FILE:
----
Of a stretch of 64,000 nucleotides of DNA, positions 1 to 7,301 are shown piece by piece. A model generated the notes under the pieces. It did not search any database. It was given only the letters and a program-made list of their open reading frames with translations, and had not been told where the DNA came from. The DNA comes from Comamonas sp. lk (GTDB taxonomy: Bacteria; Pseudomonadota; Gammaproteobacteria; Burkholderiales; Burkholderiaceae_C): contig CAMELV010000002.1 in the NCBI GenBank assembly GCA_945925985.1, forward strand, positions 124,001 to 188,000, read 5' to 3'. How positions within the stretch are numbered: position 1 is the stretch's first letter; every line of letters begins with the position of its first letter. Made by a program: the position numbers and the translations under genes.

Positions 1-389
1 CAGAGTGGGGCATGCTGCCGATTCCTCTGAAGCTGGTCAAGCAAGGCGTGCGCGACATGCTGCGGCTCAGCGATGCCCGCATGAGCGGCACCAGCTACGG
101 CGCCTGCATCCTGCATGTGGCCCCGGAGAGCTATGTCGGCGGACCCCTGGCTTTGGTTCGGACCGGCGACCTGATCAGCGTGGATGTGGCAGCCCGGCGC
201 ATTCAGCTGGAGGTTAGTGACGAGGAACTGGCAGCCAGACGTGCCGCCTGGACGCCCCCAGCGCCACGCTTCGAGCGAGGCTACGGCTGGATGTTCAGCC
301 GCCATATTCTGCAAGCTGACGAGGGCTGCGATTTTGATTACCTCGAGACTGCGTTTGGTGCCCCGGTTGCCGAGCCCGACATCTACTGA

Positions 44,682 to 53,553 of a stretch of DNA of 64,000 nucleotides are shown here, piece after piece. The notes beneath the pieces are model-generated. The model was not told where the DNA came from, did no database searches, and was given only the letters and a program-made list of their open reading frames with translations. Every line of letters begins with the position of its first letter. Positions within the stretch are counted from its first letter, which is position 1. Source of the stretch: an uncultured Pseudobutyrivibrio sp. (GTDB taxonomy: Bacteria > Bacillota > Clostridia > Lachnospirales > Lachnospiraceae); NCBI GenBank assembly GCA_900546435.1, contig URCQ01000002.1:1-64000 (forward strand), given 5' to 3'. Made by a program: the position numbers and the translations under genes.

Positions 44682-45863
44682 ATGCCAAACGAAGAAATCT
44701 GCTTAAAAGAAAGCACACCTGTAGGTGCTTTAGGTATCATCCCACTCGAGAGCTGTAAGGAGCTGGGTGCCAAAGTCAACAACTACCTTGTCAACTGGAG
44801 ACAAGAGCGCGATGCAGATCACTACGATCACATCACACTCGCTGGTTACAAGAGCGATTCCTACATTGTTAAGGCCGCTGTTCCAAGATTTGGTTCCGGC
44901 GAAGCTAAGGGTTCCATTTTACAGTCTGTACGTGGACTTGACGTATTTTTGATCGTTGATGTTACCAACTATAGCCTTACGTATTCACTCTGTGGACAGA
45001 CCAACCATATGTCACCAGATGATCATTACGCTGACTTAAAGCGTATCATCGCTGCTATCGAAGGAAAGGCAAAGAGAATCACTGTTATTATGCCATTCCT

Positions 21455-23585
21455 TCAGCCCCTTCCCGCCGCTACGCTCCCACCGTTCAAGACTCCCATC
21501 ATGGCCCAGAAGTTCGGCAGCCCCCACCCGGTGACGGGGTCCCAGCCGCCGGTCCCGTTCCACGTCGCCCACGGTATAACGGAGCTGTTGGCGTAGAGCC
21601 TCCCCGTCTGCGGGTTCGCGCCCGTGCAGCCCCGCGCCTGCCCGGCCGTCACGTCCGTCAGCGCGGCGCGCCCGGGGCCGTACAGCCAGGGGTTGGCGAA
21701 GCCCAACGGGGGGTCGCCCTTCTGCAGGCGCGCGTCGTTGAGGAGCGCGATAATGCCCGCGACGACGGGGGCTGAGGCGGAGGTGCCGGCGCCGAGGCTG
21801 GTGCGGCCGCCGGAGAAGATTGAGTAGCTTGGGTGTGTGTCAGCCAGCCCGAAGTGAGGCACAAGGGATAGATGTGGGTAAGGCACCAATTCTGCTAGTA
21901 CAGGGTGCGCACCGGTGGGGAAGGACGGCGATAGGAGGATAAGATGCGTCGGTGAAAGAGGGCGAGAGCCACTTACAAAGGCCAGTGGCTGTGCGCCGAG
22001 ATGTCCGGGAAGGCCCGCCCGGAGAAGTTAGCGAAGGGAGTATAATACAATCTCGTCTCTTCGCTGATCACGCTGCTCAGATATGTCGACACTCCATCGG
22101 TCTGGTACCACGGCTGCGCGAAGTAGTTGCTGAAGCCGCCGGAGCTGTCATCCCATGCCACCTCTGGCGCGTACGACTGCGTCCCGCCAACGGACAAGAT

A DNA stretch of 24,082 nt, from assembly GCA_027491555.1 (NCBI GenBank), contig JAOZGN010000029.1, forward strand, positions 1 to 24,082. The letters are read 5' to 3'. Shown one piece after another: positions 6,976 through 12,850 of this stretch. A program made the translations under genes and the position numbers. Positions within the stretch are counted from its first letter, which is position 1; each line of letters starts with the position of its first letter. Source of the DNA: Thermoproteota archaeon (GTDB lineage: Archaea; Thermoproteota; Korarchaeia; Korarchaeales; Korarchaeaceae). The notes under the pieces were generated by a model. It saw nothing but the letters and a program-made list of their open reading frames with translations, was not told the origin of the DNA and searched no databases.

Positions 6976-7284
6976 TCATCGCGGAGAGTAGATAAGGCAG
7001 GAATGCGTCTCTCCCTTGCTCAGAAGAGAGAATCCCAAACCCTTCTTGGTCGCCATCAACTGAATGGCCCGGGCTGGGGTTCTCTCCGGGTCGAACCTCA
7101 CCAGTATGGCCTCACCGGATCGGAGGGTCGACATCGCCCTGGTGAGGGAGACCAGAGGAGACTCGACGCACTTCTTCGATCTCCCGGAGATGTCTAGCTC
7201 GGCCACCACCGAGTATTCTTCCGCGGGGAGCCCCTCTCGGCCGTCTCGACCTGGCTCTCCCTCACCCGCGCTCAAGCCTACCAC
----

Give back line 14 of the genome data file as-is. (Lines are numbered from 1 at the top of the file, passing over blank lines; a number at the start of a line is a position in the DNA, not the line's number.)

Positions 21455-23585